The intra-Afghan meetings follow six days of talks between the US and the Taliban, which were put on hold for the two-day conference.

Those discussions will continue on Tuesday as both sides look for a resolution to the conflict.

Washington has said it wants a deal with the Taliban before Afghan presidential polls due in September, to allow foreign forces to start withdrawing.

The US lead negotiator, Zalmay Khalilzad, said the latest talks had “been the most productive of the rounds we’ve had with the Talibs”.

“We want a stable Afghanistan,” he said on Monday. “Afghans meeting with the Taliban was a big success.”

The Taliban said they were happy with the progress.

Washington did not take part directly in the two-day Afghan summit, which was attended by political heavyweights, government officials and at least six women.

The Taliban have steadfastly refused to negotiate with the government of President Ashraf Ghani, members of which only took part in a “personal capacity”.

An Afghan security personnel investigates the site of a Taliban car bomb attack in Kabul on July 2, 2019, a day after the deadly blast at the Defense Ministry's logistics centre that also damaged nearby buildings. At least six people were killed and dozens, including 50 children, were wounded July 1 when the Taliban detonated a powerful car bomb in Kabul, officials said -- the latest deadly attack in one of the most dangerous countries in the world to be a child. / AFP / WAKIL KOHSAR
An Afghan soldier investigates the site of a Taliban car bomb attack in Kabul on July 2, a day after the deadly blast at the Defence Ministry's logistics centre. AFP

Mr Ghani’s administration, which the Taliban consider a puppet regime, has also been excluded from direct US-Taliban talks.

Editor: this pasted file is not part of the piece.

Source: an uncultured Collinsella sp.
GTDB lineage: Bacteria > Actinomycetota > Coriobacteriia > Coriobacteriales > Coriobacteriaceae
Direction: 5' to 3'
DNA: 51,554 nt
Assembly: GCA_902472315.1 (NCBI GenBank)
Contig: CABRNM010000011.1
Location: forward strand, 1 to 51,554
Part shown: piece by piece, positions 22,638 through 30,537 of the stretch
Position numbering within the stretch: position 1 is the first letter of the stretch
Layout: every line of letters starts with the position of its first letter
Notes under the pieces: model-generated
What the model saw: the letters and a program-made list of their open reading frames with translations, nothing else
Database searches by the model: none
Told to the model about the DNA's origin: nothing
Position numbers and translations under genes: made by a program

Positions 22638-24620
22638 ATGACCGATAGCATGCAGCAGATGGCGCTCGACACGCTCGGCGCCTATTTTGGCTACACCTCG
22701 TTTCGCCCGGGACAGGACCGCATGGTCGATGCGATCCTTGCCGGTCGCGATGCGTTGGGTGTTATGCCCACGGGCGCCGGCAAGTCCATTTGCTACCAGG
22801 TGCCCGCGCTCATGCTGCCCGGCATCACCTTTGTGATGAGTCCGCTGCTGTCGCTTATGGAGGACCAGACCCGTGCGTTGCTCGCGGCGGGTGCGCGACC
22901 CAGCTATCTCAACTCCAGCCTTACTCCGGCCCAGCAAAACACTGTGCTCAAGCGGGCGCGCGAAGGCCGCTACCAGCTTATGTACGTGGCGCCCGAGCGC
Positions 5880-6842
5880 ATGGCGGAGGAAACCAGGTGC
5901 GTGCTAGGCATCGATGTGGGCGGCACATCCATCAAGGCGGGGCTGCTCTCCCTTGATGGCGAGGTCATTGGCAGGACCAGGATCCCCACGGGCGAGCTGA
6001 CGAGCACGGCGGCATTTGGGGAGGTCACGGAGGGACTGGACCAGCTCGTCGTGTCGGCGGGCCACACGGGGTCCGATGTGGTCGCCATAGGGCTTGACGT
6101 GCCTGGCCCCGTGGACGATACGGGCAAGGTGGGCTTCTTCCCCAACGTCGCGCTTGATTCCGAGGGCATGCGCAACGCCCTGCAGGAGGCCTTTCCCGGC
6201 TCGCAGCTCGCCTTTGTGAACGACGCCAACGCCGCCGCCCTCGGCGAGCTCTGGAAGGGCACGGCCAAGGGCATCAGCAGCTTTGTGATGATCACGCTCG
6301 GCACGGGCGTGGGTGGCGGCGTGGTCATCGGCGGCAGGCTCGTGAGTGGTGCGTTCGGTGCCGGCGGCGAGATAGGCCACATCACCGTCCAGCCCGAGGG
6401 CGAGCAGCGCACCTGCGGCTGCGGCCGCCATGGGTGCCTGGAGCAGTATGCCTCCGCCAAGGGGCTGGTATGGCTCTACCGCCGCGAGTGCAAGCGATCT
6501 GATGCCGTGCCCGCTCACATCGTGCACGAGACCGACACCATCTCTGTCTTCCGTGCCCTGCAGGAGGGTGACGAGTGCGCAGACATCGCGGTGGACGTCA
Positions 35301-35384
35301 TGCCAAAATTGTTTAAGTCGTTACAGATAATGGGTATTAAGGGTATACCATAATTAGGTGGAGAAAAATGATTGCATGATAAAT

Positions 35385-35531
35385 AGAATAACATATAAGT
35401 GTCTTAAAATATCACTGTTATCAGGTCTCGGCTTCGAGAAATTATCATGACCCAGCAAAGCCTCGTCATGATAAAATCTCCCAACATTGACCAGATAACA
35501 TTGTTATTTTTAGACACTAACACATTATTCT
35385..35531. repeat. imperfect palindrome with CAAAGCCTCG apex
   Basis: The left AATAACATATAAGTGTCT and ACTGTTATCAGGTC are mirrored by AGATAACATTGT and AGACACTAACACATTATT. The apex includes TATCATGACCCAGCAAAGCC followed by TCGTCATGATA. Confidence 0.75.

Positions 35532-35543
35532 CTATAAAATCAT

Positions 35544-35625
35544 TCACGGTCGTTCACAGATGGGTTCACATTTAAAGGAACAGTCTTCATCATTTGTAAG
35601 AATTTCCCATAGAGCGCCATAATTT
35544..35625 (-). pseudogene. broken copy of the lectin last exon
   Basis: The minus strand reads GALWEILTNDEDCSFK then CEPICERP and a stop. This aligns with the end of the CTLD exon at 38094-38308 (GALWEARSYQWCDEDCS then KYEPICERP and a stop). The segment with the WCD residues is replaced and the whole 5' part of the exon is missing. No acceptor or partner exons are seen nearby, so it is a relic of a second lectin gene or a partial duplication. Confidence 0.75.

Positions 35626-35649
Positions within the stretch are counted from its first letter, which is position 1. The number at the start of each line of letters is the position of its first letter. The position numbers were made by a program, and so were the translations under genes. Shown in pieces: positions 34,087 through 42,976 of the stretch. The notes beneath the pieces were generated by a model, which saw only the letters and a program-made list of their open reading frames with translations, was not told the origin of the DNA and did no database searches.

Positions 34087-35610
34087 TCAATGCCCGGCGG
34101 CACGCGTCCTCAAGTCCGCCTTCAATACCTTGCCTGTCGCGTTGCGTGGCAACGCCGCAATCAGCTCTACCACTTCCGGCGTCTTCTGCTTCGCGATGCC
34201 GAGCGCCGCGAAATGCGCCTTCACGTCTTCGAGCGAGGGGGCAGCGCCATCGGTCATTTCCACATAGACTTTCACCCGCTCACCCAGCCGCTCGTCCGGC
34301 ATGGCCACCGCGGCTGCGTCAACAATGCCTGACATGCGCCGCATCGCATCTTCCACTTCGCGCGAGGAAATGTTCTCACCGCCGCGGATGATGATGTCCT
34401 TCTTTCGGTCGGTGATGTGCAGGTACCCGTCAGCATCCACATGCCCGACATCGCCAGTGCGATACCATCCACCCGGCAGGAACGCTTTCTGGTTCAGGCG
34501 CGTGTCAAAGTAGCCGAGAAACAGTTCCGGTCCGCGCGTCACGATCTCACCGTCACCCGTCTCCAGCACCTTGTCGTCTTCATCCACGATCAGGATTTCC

The gathering on Sunday and Monday was the third such meeting after landmark summits in Moscow in February and May.

The agreement is expected to comprise a US withdrawal from Afghanistan and a commitment by the militants not to offer sanctuary to extremists.

The Taliban’s relationship with Al Qaeda was the main reason for the American invasion almost 18 years ago.

But the issues of power-sharing, the role of regional powers including Pakistan and India, and the fate of Mr Ghani’s administration remain unresolved.

Believing they have the upper hand in the war, the Taliban have kept up attacks while talking to the US and agreeing to the current dialogue.

A car bombing claimed by the militants in eastern Afghanistan killed at least 12 people and wounded scores more on Sunday, police said.

Despite the bloodshed, the Taliban and Washington have been positive about their engagement.

Britain's Foreign Office praised progress during the talks, saying the resolution provides "building blocks for future negotiations".

"We particularly welcome their broad and inclusive nature, which included women, minorities and civil society groups," a Foreign Office spokesman said.

"There is a long way to go but the commitments to reduce violence and avoid civilian casualties can help pave the way towards future common ground."

Updated: July 9, 2019 11:42 PM